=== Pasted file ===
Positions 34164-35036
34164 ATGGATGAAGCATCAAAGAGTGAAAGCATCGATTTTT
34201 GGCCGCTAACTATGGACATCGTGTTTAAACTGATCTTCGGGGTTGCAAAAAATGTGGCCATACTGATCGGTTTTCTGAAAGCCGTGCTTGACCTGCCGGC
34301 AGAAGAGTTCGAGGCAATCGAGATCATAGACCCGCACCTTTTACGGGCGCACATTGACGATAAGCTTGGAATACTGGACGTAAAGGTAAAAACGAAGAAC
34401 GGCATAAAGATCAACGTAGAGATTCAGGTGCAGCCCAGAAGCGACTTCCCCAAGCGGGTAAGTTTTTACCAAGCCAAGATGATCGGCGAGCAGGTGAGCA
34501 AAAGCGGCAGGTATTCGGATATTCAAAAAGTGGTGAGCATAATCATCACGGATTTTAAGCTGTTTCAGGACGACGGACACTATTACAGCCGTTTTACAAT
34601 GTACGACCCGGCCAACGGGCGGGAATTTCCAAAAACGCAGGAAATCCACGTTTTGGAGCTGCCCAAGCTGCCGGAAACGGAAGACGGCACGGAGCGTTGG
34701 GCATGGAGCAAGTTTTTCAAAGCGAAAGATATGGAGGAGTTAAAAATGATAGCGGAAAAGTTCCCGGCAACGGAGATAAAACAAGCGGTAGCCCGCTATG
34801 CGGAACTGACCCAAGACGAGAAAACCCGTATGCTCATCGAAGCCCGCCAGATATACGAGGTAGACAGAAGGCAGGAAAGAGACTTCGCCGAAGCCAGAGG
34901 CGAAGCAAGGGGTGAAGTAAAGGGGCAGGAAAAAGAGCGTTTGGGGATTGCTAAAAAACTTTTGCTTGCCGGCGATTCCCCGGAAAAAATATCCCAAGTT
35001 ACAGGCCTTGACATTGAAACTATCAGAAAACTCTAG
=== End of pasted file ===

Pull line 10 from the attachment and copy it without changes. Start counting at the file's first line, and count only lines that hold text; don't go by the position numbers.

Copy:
34901 CGAAGCAAGGGGTGAAGTAAAGGGGCAGGAAAAAGAGCGTTTGGGGATTGCTAAAAAACTTTTGCTTGCCGGCGATTCCCCGGAAAAAATATCCCAAGTT